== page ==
Today was “hardcore” like Róbert put it. Last camp on the glacier was 7,6 km away from point 660, so a rather short way to go but it was not easy. First they managed to go on skis over demanding terrain but at one point they just could not go further, facing a 50m high steep hillside, almost a wall. It was no way they could have dragged the heavy pulkas up there. At this point they decided to take the skis off and use the crampons for the rest of the way, some two kilometers.
They filled their back-packs, managed to take half of the gear with them off the glacier. Then they went in again to get the rest. This wasn´t easy at all. The terrain there on the edge of the glacier was very demanding and took it´s time. We had originally arranged for a pick up that we then had to delay a bit.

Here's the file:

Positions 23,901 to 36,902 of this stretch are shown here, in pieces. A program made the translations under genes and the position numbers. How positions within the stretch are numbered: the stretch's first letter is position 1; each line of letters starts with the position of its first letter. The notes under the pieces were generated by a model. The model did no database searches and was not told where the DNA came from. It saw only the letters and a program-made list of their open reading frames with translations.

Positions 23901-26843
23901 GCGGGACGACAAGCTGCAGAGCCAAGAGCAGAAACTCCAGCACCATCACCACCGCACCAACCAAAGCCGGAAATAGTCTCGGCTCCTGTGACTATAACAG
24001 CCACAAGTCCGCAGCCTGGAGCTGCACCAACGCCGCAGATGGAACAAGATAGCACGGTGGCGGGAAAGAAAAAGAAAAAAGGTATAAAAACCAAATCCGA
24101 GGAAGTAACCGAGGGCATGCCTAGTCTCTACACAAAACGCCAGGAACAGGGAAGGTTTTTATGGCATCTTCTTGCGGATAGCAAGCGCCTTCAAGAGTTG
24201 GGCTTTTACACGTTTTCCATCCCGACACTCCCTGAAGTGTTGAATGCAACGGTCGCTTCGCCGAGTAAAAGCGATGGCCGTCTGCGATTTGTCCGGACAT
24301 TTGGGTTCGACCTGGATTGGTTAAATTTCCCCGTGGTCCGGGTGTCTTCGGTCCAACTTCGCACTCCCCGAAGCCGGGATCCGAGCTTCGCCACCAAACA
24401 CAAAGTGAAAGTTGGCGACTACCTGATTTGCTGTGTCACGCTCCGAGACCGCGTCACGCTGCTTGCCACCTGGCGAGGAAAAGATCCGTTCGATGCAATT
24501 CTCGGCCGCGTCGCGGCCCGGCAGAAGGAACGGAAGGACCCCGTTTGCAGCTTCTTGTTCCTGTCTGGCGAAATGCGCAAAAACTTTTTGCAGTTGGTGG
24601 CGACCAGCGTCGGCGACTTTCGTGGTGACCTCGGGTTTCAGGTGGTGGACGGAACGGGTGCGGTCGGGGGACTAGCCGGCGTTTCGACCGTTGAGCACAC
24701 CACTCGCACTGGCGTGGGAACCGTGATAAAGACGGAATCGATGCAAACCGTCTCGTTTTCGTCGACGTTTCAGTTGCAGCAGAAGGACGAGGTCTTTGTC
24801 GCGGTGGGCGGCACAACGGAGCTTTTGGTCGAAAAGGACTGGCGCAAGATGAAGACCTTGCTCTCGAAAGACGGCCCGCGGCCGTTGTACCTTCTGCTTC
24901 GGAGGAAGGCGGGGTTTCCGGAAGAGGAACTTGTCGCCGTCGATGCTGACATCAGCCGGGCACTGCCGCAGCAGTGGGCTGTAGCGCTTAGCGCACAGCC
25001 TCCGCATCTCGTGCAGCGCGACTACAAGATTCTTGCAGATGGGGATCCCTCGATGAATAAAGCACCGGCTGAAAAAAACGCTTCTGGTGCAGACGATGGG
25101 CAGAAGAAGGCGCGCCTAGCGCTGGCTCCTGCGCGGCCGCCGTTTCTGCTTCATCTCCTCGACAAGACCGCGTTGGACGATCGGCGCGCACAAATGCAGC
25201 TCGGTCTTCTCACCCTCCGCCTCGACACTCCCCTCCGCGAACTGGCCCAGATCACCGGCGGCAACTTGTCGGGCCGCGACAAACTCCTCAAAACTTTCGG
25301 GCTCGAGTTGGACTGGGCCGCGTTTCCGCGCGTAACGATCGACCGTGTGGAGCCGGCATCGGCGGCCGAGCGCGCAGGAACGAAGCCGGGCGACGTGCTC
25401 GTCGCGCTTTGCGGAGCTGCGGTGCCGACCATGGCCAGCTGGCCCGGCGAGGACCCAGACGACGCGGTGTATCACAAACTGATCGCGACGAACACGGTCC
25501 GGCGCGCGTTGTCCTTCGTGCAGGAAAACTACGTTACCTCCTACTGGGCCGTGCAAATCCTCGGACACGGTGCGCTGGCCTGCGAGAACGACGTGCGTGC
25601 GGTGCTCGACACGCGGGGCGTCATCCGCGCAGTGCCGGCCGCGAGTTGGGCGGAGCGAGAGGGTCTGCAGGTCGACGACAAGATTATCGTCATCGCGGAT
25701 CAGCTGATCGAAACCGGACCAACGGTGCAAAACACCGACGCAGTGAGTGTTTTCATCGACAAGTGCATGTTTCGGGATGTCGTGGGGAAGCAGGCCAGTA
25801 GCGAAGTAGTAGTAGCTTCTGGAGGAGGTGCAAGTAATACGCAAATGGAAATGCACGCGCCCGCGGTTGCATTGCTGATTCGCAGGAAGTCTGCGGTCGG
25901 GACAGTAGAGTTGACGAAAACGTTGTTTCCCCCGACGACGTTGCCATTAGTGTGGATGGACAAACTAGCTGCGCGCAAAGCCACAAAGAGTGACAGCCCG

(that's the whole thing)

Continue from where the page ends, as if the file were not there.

When Róbert called tonight they were expecting the pick-up in a short time. Everyone is of course very happy to be off the glacier now, having achieved the amazing thing of crossing the huge Greenland ice cap from east to west. It´s easy to imagine that now they are very eager to get to a warm shower after all this time 🙂
For the next two nights they will stay at Old Camp in Kangerlussuaq. On Thursday morning they will fly over to Nuuk and stay there one night. On Friday evening they have a flight back to Iceland.
It´s going to be great to hear some interesting stories straight from them when we meet them after they’re back home. Now we know that they are all very happy and everyone is feeling good and healthy. Again… congratulations guys!
Date: 14th May | Location: Greenland ice sheet | Weather: Clear sky and gentle breeze